A Bluegrass Fable, Upon a Natchez Trace | Robber Bridegroom @ LAVC

The Robber Bridegroom (LAVC)My musical taste is wide and varied (if you hadn’t figured that out by now), but one of my favorite styles is folk, which then connects to bluegrass, some elements of country, and celtic. My Uncle Tom had similar tastes, and many years ago he introduced me to a favorite musical of his, The Robber Bridegroom (book and lyrics by Alfred Uhry, music by Robert Waldman, adapted from the novella by Eudora Welty, based on an even older folktale). Especially for when it was first produced in 1975, it was a rarity among Broadway musicals, for it had a country and bluegrass score, with the musicians on the stage. I can count the musicals that have done this on one or two hands, the latest being last season’s Bright Star with a score by bluegrass artist and comedian Steve Martin.

We first saw The Robber Bridegroom in 2011 at ICT Long Beach (FB); it tends to be rarely done. Last week I learned that LA Valley College (FB)’s Department of Theatre Arts was doing a student production of the show (FB). We decided to give it a try, and squeezed it into the weekend. As I wrote back in 2011:

[The Robber Bridegroom] tells the fable of the Robber Bridegroom in 1795 in Rodney’s Landing, Mississippi. It is a fable about, as the song says, “A gent and a robber all in one, A girl who made the moon burn like the sun. A greedy witch, A man that rich. A brain that big, A filthy pig. A talkin’ head. … Once upon a Natchez Trace!” So let’s meet the characters. The “gent and robber all in one” is Jamie Lockhart, a gentleman robber who is also the Bandit of the Woods. He charms to get in, and takes what he wants. The girl who made the moon burn like the sun is Rosamond, the beautiful daughter of the “man that rich”, Clemment Musgrove, a wealthy planter, and the step-daughter of the “greedy witch”, Salome, current wife of the planter. Rosamond wants love, and finds it with the Bandit of the Woods, but doesn’t want to get married to the gentleman her father prefers, Jamie Lockhart, who wants to marry Rosamond not for love, but for the plantation. The “brain that big” refers to the brain the size of a pea belonging to “Goat” the simpleton hired by Salome to kill Rosamond to gain the reward of a suckling pig. The “filthy pig” refers to Little Harp, a thief and robber who travels the country with the talkin’ head of his brother, Big Harp, and who plans to steal both the gold and the girl of the planter. “Once upon a Natchez Trace”, of course, refers to the historic forest trail that connects landings like Rodney MS with the mouth of the Mississippi in New Orleans LA. As you can imagine from this cast of characters, we have a backwoods story of greed, love, lust, and desire. Quite a fun tale.

This production, as I noted earlier, was a student production under the direction of Cathy Susan Pyles (FB), with musical direction by Evan J. Marshall (FB). The fact that this was a student production means the range of talent and experience is wide and varied. We had some performers for whom this was their first time on stage … ever. We had some who had been in a fair to large number of amateur and other unspecified shows. In other words, this was a cast with a range of raw talent in both performing and singing. The latter is significant, for LAVC does not have a formal musical theatre program, and so there was not a formal effort to improve and strengthen vocal quality with this show (at least noted in the program, as there was no credit for vocal coaching, and no vocal coaches on the LAVC faculty). Again, raw talent up and coming, gems that required various levels of polishing. One doesn’t go into a show like this expecting virtuoso Broadway-caliber performance; one expects to be able to note strengths and weaknesses. Hopefully, the performers expect this as well, taking any weaknesses as areas to work on for the future. And thus, the caveat is ended.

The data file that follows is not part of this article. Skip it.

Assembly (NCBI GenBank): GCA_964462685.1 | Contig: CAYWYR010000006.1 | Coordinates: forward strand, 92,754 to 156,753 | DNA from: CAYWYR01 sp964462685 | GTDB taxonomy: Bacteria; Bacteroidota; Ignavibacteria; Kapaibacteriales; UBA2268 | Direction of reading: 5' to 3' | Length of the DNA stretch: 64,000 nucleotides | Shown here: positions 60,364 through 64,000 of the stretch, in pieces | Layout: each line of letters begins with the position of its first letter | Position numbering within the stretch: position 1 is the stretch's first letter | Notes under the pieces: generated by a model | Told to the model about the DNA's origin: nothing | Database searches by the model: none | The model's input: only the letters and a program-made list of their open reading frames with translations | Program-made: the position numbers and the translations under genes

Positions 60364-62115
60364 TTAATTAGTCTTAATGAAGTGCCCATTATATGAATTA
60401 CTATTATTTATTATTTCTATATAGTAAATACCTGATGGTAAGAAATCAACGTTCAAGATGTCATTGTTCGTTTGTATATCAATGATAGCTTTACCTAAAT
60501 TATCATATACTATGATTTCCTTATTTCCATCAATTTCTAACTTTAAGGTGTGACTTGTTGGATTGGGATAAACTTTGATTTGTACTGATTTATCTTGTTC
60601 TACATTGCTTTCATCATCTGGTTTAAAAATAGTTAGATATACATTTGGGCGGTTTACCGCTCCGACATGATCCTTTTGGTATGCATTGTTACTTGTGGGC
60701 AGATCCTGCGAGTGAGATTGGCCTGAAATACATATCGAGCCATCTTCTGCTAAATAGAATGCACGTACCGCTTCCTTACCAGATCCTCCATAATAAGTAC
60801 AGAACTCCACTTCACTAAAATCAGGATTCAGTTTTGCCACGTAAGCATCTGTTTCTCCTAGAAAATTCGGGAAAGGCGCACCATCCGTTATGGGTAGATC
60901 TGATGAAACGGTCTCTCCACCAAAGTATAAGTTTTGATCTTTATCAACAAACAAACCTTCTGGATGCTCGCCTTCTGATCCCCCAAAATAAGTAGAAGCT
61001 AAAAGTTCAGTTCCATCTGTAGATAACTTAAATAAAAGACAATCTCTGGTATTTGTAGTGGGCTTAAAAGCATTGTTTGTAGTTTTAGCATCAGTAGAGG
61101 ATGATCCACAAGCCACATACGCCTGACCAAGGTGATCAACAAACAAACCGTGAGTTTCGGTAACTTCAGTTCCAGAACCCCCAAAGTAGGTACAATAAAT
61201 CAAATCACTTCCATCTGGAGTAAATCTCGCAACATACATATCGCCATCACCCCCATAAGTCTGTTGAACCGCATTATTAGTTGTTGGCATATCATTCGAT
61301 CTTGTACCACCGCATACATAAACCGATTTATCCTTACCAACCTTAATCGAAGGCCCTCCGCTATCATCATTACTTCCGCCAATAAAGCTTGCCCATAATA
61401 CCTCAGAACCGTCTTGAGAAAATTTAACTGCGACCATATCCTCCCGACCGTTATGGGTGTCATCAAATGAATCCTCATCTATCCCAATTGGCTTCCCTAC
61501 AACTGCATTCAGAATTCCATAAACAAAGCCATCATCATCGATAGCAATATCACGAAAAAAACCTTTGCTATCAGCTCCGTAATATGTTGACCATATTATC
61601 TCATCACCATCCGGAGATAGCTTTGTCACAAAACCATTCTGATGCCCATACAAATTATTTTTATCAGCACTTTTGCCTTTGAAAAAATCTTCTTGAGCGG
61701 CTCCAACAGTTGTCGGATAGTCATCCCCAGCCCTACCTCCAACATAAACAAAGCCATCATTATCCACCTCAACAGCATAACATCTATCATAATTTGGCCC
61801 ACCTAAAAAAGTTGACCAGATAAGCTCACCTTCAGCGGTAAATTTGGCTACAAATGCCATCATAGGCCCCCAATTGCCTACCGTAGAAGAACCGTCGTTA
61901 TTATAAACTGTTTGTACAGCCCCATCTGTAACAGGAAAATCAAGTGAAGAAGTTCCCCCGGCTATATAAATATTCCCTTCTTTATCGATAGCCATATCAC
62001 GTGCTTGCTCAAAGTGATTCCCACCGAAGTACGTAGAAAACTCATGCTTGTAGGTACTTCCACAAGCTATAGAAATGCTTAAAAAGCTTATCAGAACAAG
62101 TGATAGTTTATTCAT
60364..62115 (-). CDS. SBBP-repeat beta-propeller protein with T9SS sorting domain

In the lead positions were Jacob Reynolds/FB as Jamie Lockhart and Tiffany Fuller/FB as Rosamund. Both were good (at least to my untrained eye) on the performance side — believable as their characters, having fun with their roles. I was particularly smitten by Fuller’s performance (and not just due to her smile and other charms) — writing this up I discovered she was from Kentucky, and that clearly showed in the accent and country mannerisms she brought to the role. Both had good singing voices that were pleasant to listen to, but that could use a tad more strength and volume.

Rosamund’s family was portrayed by Nicholas Goodreau/FB as Clemment Musgrove (Rosamund’s father) and Victoria Pizarro/FB as Salome (Rosamund’s stepmother). I quite enjoyed Goodreau’s performance — he had the right bearing and style for the role. For the most part his singing was good, especially in some harmonies, although there were just a few time he was a little off. This was Pizarro’s first time on stage, according to her credits. Especially in consideration of that, her acting performance was strong and it was clear she was having fun. Where the inexperience showed was vocally, although it was unclear the extent to which that was part of her character. Her voice was a bit weaker and all over the map at times. An area to work on.

The other major characters were R. J. Godinez/FB (Little Harp), Robert Butler/FB (Big Harp), Tristan Samson/FB (Goat), and Cameron Caddell (FB) (The Raven). As his character, Butler’s performance was more limited (he was a talking head in a box, after all); but the others were all strong as their characters. I was particularly taking with Godinez and Samson’s performances and characterizations; both also had good singing voices was reasonable strength. I did really like Caddell’s voice as the Raven — it was quite lovely — and her peformance was remarkably athletic in all the climbing and jumping and movement she had to do.